QAs a facebook user,anti-gmo groups & info are all over the place. I tried to find a pro-gmo group to "like" & cannot find one. Fortunately, I understand the need for gmo's but so many people are full of anxiety, worry, & concern. The common person needs t

As a facebook user,anti-gmo groups & info are all over the place. I tried to find a pro-gmo group to "like" & cannot find one. Fortunately, I understand the need for gmo's but so many people are full of anxiety, worry, & concern. The common person needs to be educated not only on gmos but what exactly is in the "natural" & "organic" foods that they promote. How come I have to search for pro-gmo info but anti-gmo false info is abundant even when not looking for it?

AExpert Answer

Based on your question, it seems that you are skeptical about the intentions and awareness of those of us who have dedicated our lives to researching and developing GM crops. I’d like to address your question based on my personal experience.

 

I grew up in southeastern Arkansas, in a small farming town named Dumas, where my grandfather, uncles and cousins were and still are farmers. I worked in the cotton fields every summer, scouting for insect pests so farmers knew when to apply insecticides. If the pest population was bad enough, farmers would spray insecticides two or more times a week. I left Dumas to go to college and eventually earned a PhD in microbiology.

 

After college, I went to work in the biotech industry. I remember, as Bt cotton was going through the regulatory process at USDA, my family kept asking when that product would be available because that meant fewer pesticide applications and less insecticide exposure to our family members and our farmworkers.

 

This product has a great impact on my understanding of my place in the world—to provide tools to help my family and other farmers. I applied for a job at Monsanto because I believed that using good science is the best solution to solve agriculture problems like controlling weeds, insect pests and plant disease. Monsanto was the leader in developing GM crops, and I wanted to be part of it.

 

I’ve been at Monsanto for 17 years, and the progress made in agriculture is staggering compared with what I experienced in the 1980s. Without the ability to use GM crops, farmers would still need to control weeds, insect pests and disease. For most, that would mean quitting farming or going back to applying pesticides two or three times per week.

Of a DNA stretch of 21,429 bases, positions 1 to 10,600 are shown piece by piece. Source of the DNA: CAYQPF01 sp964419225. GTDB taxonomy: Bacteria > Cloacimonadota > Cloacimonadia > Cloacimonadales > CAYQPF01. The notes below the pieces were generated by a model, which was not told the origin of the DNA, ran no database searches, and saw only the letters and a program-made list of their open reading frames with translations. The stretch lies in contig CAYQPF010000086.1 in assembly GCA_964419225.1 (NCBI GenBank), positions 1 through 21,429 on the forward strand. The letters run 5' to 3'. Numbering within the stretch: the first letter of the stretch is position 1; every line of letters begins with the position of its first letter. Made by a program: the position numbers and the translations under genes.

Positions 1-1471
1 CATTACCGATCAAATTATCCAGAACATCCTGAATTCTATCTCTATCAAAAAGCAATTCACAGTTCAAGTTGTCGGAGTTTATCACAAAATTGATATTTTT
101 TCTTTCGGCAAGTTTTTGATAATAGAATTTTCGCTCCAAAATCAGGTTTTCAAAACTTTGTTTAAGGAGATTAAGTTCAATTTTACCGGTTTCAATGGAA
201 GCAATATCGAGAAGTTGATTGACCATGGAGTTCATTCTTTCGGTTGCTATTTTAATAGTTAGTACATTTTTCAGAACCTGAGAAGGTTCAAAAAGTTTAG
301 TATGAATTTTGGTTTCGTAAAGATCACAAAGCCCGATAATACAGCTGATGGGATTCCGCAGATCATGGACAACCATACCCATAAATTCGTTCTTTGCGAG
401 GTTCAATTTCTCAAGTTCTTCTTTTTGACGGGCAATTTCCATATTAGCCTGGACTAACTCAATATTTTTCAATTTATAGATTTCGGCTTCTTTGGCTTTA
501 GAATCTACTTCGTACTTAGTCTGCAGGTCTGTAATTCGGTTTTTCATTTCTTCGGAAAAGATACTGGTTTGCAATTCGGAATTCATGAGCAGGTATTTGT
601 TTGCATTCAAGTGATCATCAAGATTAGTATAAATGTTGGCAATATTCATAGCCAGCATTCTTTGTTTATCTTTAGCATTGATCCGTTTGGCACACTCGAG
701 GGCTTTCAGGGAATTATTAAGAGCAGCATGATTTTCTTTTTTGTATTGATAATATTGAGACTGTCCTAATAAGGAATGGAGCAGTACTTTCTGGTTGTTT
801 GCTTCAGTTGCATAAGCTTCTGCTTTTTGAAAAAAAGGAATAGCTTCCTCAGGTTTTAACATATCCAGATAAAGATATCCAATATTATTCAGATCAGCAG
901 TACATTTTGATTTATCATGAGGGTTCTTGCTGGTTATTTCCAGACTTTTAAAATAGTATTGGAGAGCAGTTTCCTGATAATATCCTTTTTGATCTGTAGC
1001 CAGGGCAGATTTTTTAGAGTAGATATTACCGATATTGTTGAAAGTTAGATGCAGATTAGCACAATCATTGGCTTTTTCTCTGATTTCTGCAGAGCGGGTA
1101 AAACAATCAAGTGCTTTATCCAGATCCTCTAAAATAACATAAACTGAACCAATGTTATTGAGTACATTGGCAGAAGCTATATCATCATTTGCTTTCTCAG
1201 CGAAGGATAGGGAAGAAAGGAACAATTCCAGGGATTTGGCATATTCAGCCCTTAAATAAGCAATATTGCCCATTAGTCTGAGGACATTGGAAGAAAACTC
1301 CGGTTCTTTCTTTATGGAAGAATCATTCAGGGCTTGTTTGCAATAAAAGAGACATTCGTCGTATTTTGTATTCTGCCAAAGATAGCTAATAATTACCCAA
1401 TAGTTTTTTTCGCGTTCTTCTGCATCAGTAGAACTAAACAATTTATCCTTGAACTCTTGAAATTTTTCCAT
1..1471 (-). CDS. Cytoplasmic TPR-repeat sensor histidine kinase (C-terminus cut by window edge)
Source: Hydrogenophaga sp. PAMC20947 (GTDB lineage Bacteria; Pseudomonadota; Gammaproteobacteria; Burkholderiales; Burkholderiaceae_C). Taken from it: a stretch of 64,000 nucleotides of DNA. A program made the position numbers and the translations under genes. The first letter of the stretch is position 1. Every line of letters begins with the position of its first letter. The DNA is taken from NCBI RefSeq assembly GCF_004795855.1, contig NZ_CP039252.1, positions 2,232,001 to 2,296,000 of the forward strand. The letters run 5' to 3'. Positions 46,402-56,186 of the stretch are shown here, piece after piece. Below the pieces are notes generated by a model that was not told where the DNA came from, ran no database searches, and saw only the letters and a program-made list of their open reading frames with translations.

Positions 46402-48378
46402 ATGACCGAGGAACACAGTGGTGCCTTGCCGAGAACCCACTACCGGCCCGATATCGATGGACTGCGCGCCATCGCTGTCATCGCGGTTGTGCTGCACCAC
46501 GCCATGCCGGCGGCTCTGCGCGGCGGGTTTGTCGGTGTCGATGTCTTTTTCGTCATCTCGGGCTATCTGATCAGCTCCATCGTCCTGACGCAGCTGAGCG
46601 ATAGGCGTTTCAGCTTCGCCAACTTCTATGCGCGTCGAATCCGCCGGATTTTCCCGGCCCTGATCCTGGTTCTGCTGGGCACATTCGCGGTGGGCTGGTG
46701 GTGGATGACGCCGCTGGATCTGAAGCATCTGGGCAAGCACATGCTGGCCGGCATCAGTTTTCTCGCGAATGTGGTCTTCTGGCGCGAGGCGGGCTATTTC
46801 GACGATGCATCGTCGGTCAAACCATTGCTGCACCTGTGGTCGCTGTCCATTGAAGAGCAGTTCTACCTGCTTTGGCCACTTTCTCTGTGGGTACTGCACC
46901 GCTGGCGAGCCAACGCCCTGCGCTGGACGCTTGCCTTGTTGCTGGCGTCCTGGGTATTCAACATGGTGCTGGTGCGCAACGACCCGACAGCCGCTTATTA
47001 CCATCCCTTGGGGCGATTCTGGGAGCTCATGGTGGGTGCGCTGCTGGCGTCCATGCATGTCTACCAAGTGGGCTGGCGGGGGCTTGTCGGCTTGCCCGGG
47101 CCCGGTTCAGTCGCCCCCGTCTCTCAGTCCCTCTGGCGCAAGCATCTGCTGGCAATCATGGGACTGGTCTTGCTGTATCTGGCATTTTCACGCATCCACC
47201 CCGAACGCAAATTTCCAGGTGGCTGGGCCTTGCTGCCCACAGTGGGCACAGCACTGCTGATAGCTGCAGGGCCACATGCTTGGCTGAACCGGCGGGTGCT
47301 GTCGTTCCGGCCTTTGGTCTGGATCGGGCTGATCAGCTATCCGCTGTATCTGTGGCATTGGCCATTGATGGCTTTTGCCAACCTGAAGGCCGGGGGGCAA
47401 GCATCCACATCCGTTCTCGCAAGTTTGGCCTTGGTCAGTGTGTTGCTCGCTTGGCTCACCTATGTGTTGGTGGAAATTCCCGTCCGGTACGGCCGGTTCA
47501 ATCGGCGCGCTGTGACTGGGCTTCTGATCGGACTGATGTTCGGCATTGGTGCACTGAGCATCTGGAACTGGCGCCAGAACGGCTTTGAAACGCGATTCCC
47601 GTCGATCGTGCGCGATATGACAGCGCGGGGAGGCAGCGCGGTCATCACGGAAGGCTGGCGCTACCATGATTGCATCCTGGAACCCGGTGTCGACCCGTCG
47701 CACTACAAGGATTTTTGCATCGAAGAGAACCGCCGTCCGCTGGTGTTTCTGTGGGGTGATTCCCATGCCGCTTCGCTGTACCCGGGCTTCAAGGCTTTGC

Over Christmas this year, my uncle and I were having a conversation about activists trying to get rid of GMOs. He asked why anyone would rather eat food sprayed time and time again with pesticides, instead of using GM technology. To someone like him, who has farmed with and without GMO crops, it just didn’t make sense. I agree. For me, technology is the answer, not the problem.

AExpert Answer

Since Facebook pages are started by organizations based on their own agenda or by people based on a personal passion, it shouldn’t be surprising that agriculture and segments of agriculture seem outnumbered there. Remember, farmers are less than 2 percent of the general public. At the same time, there are some great pages that support agriculture in general and GMOs specifically. Here are some of my favorite ones that speak to GMOs/biotech crops:

 

More Pages/Groups That Support GMOs/Biotech:

 

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GMO is a general term that is used to describe a genetic variation that has occurred, which not only happens in nature, but humans have been doing this through selective breeding for over thousands of years. When people refer to Genetically Modified Organisms (GMOs), they are referring to precision plant breeding using genetic engineering. It allows plant breeders to take a desirable trait (like resistance to drought, insects, weeds, and disease) from one... Read More
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Posted on September 25, 2017
Technically, you can mix traits among species, which is how transgenic work is done. The first transgenic mouse was introduced with the human growth hormone gene, and by overexpressing the growth hormone, the mouse grew bigger, but not the same as human size. This is more like the function of the gene. Whether it can mix the physical features between species will be different, but something like a chimera study that mixes animals of two strains might carry physical features of both. However,... Read More
Posted on November 28, 2017
There are currently no breeding techniques used to create genetic variations of hair textures. If a person wishes to change their hair texture in any way, they are currently limited to the available hair care products sold for those purposes.   However, new gene editing techniques are continued to be developed for different beneficial purposes and what you are referring to is the possibility of editing genes in humans. Some of the areas to apply gene editing, particularly in humans, are... Read More
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